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Summary:

MOG’s $5 monthly, all-you-can-eat subscription service is finally live. Was it worth the wait? Let’s just say the short preview I took this morning has my music glands sweating more than John Bonham did after Led Zeppelin concerts in the 70s.

Digital music subscription services aren’t exactly new, but MOG’s approach certainly is. The $5 monthly, all-you-can-eat service we heard about in October is finally live. Was it worth the wait? Let’s just say the short preview I took this morning has my music glands sweating more than John Bonham did after Led Zeppelin concerts in the 70s. MOG offers access to more than 6 million tracks from both indie labels and the big four: Universal Music Group, Sony Music Entertainment, Warner Music Group, and EMI Music. The vast music library isn’t the only appealing aspect of this subscription service, however. The best elements from competing services, as well as some features unique to MOG, make the new All Access Pass worth a listen.

Using the online MOG Music Player, you can quickly search for any artist, album or song. Instead of simple results from one search term, MOG returns all relevant bits in one window, making it easy to expand upon the original query. A quick tap and you’re listening to 320kbps of streaming music. But it doesn’t stop there. Upon enjoying your tune, you can move a slider to adjust the rest of your in-progress playlist. Leave it on “Artist Only” to hear what you searched for. Slide it over to “Similar Artists” and you get a Pandora-like playlist in real time. Or set it anywhere between the two options to customize playtime between your favorite artist’s songs and a sprinkling of similar tracks. MOG also adds a social feature with shared playlists. Simply make any of your lists public, and they’ll appear in search results for other MOG users.

At our GigaOM Pro subscription research service, I posed the idea of Amazon offering online music storage and streaming to handsets — after all, the company has all the pieces in place for me to access my digital MP3 library from any of my web-connected devices. MOG appears to support full computers and not handhelds, but it offers an advantage over my Amazon proposal. Any track heard on MOG can be added to “My Library” at the touch of a button — and with all of those songs available, my virtual MOG collection at $60 a year could be far vaster than an Amazon MP3 library built for between $2 and $12 an album.

  1. [...] rest is here: MOG All Access Pass — Unlimited Music Rains From the Cloud – GigaOM Rate this topic: (No Ratings Yet)  Loading … Popularity: 1 views Tagged with: [ [...]

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  2. Aside from the nice player interface and light social features, I don’t see how this is different from any existing service like Rhapsody.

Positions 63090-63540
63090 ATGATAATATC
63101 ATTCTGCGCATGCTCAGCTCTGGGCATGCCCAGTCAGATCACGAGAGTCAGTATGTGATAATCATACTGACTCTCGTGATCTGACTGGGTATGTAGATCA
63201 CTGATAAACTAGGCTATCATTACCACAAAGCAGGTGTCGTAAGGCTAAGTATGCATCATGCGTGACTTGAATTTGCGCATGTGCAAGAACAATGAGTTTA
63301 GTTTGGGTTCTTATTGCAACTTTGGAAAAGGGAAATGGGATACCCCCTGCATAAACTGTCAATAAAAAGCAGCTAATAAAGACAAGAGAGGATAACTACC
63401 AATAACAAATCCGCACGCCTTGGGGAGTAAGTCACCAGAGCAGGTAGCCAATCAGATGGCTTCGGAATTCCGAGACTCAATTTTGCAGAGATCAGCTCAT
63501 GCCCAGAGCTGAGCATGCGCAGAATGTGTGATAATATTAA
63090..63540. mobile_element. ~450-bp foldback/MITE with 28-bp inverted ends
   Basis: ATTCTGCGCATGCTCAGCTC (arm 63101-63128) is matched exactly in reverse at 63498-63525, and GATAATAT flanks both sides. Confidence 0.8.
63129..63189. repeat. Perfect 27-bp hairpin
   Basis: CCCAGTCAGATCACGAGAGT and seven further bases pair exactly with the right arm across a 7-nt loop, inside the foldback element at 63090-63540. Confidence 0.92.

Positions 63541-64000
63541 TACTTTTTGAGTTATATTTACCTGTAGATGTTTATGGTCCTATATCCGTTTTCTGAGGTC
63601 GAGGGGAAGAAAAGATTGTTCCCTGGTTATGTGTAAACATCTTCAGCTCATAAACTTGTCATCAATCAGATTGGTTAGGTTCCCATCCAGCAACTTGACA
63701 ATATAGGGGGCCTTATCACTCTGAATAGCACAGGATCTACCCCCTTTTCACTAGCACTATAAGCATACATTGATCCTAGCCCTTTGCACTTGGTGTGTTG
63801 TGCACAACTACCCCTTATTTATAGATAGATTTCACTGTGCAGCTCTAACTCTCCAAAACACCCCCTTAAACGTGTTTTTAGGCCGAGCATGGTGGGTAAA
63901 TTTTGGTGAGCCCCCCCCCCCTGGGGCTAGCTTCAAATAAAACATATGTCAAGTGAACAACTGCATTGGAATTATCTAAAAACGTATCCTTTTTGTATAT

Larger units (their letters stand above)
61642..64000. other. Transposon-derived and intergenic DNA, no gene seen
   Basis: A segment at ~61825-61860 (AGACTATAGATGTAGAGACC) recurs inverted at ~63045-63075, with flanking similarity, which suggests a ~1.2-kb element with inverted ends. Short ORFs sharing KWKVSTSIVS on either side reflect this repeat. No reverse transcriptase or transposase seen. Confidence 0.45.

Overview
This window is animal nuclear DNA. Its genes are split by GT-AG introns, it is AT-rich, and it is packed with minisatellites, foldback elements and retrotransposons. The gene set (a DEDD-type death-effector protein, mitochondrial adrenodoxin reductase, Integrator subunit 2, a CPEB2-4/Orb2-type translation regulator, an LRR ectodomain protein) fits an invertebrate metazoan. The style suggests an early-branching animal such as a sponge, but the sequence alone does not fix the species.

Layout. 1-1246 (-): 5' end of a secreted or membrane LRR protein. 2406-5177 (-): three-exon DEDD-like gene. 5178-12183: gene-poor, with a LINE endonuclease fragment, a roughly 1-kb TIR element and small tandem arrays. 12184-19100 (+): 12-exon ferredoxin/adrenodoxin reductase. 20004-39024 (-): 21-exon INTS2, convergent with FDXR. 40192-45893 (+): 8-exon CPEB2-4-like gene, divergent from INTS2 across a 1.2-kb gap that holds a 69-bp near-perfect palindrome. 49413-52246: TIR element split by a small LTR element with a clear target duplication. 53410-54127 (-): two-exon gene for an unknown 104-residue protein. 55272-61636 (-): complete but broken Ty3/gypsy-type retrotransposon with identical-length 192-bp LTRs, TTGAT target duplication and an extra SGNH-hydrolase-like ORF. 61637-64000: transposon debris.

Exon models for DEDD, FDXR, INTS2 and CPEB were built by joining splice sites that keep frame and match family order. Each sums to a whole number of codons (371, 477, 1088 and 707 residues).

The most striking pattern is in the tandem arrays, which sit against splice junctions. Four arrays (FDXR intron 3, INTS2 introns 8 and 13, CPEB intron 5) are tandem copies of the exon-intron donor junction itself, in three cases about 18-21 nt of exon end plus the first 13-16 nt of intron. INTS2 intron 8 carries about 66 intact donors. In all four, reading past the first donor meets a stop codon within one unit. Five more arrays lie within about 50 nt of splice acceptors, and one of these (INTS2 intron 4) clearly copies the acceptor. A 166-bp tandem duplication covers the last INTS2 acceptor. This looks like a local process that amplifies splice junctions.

I’ll stick with LaLa.com, thanks. At least they’re working on an Android app.

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  3. Yes, it’s fantastic. I love reading about these great new services and see this when I try it:

    “We’re sorry but due to licensing restrictions, MOG All Access is not yet available in Australia”

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  4. Still don’t understand why you would pay for this when Grooveshark offers similar functionality for free.

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  5. Gunderstorm, I like lala a lot, too, but unfortunately, lala doesn’t offer unlimited listening. There’s something very liberating about a music buffet :).

    And how is it different than Rhapsody?
    – A lot cheaper
    – A much, much nicer web interface
    – Way faster search

    Rupert, I’m American, but I can absolutely understand that frustration. I’ve lived outside the U.S., too. Blame the ridiculously fractured intellectual property system globally :(.

    Laura… that’s a pretty easy one. Grooveshark…
    – is very very very hit or miss when it comes to finding a song you want.
    – provides little in the way of info / context around the artists and songs
    – has a lot of inaccurate information (mislabeled songs, etc.)
    – is, IMHO, treading in a legal gray area.

    I do love how Grooveshark lets you easily embed songs or playlists elsewhere on the web (as does lala), and I hope Mog eventually enables that as well.

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    1. I’m assuming MOG’s files are DRMed? When I first signed on to the buffet-style Yahoo! Music Unlimited the introductory price was $60/year…

      And then they folded.

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  6. [...] MOG All Access Pass – Unlimited Music Rains From the Cloud (gigaom.com) [...]

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  7. [...] in the music subscription arena. But what started in 2006 as a music-blogging network has become a full-fledged on-demand streaming music service — one whose transformation came about because a project backed by two major record labels [...]

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  8. [...] raised $5 million last summer, prior to the introduction of its all-you-can-eat streaming music service in early December. David Hyman, CEO of MOG said the [...]

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  9. [...] cloud-based mobile service will cost $10 a month, double that of its well-received desktop-only product, which features custom radio and playlisting in addition to the on-demand component. Music service [...]

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  10. [...] while desktop-only customers pay $5. That’s an increasingly familiar price point: MOG, which went live last fall and is now preparing its mobile launch, will have the same two-tiered price system, while [...]

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